UK public sector workers explain their decision to strike

The World Socialist Web Site spoke to workers in a number of town and cities in England who participated in last Thursday’s national public sector strike and protests.

In Cambridge around 100 workers joined a rally at Parkers Piece. Two primary school teachers, Alex Bruce and Alex Oldaker, attended the rally. Alex Bruce said, “We are on strike for a number of reasons: the level of the workload, two in five teachers leaving the profession and performance related pay. We don’t need a race to the bottom. We need a race to the top. We need everyone to be having fairer working conditions throughout the country. If we all go along with the cuts then this deterioration in working conditions is what’s going to happen.”

He said he was disappointed to see Labour Party banners at the rally, explaining that Tristan Hunt, Labour Party shadow education secretary, had mirrored the performance-related pay policy of the Conservatives. Alex Oldaker said, “We can’t believe that primary school teachers have to work until 68, we can’t imagine being that age and taking PE [Physical Education].”

Another teacher said, “This is the third time I have been on strike over the year. The key thing is the cuts don’t just specifically affect teachers but the whole public sector”. She continued, “redundancies are happening due to austerity. Schools are cutting teaching staff to replace them with support staff. Instead of replacing them [teaching assistants], the class teacher has to cope without that support.”

In Manchester Alan, a firefighter who joined the service when he was 26, said, “Every three years we have to do a fitness test. Now I will face the same test at 57, and if I don’t pass I could lose three quarters of my pension. We’re working longer and paying more. We should have all-out strike action.” Alisa is a member of the National Union of Teachers. She said, “I’m striking for the children. Because of our current pay structure teachers are under pressure to fake children’s performance. It’s all about results. My issue is to get the best for our children. I don’t know how to go forward.”

Another teacher said he was angry about the way the trade unions had worked to curtail an offensive by teachers against the education cuts. “We are just pissing in the wind. They say the campaign is building up a head of steam, but really there is no steam. It is about getting around the negotiating table. I read your last leaflet and it was spot on”.

In Bournemouth, Sharon, a health and safety worker, was on the picket line at an Adult Learning Centre. She said, “I am on strike due to the pay freezes we have been forced to have over the last three years and against the measly 1 percent pay rise this year. In real terms we are 18.5 percent less well off than 2010. Most people don’t have 18.5 percent spare income anyway. We have got members of staff who are going to food banks now. Our workloads have been increased as we lost staff as a result of cuts and everyone is picking up more work now.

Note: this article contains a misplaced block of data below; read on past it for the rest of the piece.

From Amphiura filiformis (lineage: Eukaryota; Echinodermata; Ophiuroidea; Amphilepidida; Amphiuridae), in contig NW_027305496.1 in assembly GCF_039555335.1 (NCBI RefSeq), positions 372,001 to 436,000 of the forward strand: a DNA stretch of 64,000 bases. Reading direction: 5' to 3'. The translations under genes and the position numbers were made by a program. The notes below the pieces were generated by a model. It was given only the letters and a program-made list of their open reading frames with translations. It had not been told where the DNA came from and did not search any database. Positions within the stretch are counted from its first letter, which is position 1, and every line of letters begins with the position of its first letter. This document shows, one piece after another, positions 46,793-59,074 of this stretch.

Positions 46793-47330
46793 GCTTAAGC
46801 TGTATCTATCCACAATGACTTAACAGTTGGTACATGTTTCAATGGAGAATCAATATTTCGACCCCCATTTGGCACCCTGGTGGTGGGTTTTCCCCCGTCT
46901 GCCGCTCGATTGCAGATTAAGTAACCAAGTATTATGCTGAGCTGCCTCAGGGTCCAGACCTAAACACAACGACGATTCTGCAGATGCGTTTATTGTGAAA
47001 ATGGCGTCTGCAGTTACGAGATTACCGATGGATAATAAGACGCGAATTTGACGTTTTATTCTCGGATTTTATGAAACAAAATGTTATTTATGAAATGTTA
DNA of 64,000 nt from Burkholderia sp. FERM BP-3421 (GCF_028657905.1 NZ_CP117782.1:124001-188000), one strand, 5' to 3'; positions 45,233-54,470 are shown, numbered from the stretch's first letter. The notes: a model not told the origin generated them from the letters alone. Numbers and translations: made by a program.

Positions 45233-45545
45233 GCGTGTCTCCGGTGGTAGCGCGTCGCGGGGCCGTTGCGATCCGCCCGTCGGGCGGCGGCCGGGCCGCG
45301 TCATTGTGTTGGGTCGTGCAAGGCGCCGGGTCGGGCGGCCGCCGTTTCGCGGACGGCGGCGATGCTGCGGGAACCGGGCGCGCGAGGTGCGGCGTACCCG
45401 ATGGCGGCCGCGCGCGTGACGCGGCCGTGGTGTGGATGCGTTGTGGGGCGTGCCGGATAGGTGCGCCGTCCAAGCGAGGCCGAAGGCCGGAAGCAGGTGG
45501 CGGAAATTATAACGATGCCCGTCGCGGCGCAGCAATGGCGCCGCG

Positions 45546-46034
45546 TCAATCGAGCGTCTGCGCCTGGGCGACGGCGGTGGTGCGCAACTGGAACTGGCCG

“It is hard to meet ends meet now. My partner was out of work for six months. We really struggled. There is no way you can live with one income now and that one income is so low. MPs are having 11 percent pay rise and why are low-paid workers having just 1 percent? Attacks on the NHS and education are appalling and it has a knock-on effect on the society. It is only now people are starting to notice.” Miriam is from the Focus E15 Mothers anti-eviction association in Stratford, London. She said they were marching to support people on strike for higher pay.

Their campaign has brought them into conflict with the Labour Party, which runs Newham Council. The campaign was set up by a group of mothers in the Focus E15 hostel, run by East Thames Housing Association to accommodate young people with support needs. The hostel houses 180 single residents and 30 young mothers.

Last August the mothers were issued with eviction notices and referred to Newham Council’s housing office, where they were all officially registered as homeless. Miriam explained that many of the families were being told to look for rented accommodation outside London, because this saves money for the government.

While the campaigners have all been rehoused within Newham, their situation is still precarious as they only have 12-month contracts, and face soaring private rents. Miriam said she was facing rents of £900 a month and will lose the benefits that are supporting her if she goes back to work.